Pointing to Cheney's strong favorability rating among Republicans (66 percent in a May 2009 poll compared to Colin Powell's 64 percent), McLaughlin also noted that the former vice president has a strong political platform from which to test the electoral waters.
"Right now he is writing a book, and I'm sure it will be very interesting to see how that book positions him," McLaughlin said. "I always thought that Senator [Hillary] Clinton's book positioned her for a run for the White House and I think it could be the same way with Dick Cheney.
Craig Shirley, a longtime Republican strategist who often has his finger on the pulse of the party's base, concurred while also noting that Cheney can galvanize conservatives in ways few other current figures can.
"In 2009, there are few absurdities left in American politics," he told the Huffington Post, via email. "Anything is possible and the mere fact that Cheney's name is being floated accomplishes several things including striking fear in the heart of President Obama, especially in light of the crumbing American position in Afghanistan, which could become Obama's Vietnam.
"It also gives aid and comfort to a still battered Republican Party as he is the only GOP leader besides [Newt] Gingrich uncowed by the dominate liberal elites manning the batteries in the nation's capital," Shirley wrote. "They are about the only two politicians on the right who are willing to make a fight of it."
Indeed one reason to take the Cheney-for-president idea seriously is that there is simply no one else to whom the GOP can turn. "He's got bite behind his bark which can't be said of all GOP contenders," said a former Republican leadership staffer. "He's certainly more effective at this point than [RNC Chairman] Michael Steele."
Of course, speculating about a Cheney presidency is ludicrous for many reasons. For starters, it's three years and several months until the general election. Moreover, the former vice president's age and health remain a major issue (as they did when he was picked to be VP nine years ago). And then there's the matter of his resume.
Obama won in large part by running against the Bush/Cheney record, which includes taking the country into a widely unpopular war based on nonexistent weapons of mass destruction, sinking the economy, and diminishing the country's moral stature. Cheney can't exactly distance himself from these things. If anything, he is widely considered to have been the power behind the throne. And his current cause celebre -- the use of torture on terrorist suspects -- makes him a lightning rod among independents and Democrats, even if it polls surprisingly well among Republicans.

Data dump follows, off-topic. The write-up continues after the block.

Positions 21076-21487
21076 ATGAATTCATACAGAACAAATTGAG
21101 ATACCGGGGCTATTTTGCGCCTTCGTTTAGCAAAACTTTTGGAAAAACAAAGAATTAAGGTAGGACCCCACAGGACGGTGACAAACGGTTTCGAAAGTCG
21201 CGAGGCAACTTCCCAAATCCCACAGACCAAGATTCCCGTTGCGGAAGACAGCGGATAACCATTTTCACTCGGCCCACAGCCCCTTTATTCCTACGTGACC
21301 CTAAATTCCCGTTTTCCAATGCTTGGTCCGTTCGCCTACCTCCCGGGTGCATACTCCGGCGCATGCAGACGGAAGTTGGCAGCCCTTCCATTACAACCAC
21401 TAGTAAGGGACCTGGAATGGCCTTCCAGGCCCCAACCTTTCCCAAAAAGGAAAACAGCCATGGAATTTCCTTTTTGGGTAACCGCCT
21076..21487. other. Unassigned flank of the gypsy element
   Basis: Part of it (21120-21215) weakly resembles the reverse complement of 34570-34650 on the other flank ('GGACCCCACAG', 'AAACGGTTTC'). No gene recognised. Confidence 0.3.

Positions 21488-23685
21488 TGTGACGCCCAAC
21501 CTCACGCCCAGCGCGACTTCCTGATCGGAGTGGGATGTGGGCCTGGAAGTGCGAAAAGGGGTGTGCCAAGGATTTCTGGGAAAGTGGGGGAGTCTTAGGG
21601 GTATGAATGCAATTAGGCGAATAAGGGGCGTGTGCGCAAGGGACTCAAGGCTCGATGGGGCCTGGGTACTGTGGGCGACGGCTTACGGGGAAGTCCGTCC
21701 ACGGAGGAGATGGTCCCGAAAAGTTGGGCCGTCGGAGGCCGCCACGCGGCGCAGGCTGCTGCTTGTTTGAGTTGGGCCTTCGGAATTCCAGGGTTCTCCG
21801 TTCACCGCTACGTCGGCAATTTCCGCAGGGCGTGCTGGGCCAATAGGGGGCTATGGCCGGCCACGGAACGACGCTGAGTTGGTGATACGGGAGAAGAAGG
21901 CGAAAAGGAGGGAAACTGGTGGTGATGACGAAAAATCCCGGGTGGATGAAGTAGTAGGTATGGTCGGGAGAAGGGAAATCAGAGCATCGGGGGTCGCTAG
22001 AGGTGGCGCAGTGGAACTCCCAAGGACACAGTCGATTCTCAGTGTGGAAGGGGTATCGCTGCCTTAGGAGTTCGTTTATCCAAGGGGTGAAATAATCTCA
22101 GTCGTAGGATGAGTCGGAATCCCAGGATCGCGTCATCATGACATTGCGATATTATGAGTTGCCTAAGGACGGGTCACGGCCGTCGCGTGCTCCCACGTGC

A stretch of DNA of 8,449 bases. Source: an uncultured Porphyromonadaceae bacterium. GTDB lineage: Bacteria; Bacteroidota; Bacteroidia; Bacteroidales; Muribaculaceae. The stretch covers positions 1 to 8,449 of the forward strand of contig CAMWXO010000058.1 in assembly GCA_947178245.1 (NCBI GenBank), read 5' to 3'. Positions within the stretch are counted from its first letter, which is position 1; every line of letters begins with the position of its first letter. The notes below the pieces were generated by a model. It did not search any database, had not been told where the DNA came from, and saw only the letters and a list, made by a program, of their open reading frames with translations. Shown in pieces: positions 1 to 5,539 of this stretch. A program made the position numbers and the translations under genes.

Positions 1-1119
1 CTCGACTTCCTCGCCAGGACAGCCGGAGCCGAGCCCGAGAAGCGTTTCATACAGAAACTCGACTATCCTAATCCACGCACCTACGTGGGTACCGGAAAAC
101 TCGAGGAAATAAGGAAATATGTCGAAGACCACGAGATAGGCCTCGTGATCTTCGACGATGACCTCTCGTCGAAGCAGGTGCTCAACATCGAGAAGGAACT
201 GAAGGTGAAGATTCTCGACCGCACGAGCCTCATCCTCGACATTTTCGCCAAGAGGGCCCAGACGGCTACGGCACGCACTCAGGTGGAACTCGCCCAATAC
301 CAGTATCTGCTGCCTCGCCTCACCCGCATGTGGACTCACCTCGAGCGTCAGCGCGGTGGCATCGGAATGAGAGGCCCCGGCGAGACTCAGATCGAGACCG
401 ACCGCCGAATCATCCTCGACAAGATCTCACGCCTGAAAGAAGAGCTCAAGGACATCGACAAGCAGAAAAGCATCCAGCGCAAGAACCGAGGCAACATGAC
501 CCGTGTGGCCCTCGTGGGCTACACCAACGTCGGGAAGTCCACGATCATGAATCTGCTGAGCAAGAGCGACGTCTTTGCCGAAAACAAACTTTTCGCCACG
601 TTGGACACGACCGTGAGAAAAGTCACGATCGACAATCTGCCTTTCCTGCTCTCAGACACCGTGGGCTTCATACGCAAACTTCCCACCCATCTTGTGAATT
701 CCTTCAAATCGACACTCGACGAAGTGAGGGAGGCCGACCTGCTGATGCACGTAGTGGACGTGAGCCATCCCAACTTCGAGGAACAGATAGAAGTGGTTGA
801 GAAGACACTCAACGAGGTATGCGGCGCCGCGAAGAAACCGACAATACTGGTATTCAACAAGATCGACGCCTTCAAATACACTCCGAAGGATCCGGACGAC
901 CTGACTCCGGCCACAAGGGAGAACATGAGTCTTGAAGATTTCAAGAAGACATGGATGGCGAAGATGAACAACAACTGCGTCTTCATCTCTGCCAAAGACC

For the record, Cheney has expressed no interest in being president, repeatedly ruling out another run for office.
Nevertheless, it's "not absurd" to consider him running for the White House, said David Frum, a former Bush adviser and current fellow at the American Enterprise Institute. "He was vice president after all and if he were seriously interested he could be a candidate for sure. But seriously interested people build organizations, and it does not look as if he's doing that."
Grover Norquist, president of Americans for Tax Reform and a serious critic of Cheney's foreign policy ventures, agreed with Frum.
"Right now there is a zone that is free to play in and that is discussing who should run in 2012," he told the Huffington Post. "Because the only thing that matters for Republicans politically is 2010. Anything Cheney does other than raising money for congressional and senate candidates is a way of time and money or self-absorbed silliness."
And yet, the mere fact that Cheney's name is being mentioned for 2012 by a wide range of highly reputed conservatives provides a window into the current mindset of the Republican Party - so wedded to the posture of national security strength that it would consider turning to someone with such obvious political flaws, not to mention another aging white male.
"The Republican Party today consists of people who are conservative, religious, white and predominantly male," said Stephen Wayne, a political science professor at Georgetown University. "And, you know, if those are the only people who participate and you don't have a lot of other very conservative candidates it is conceivable Cheney could win the Republican nomination. But I don't think it is likely."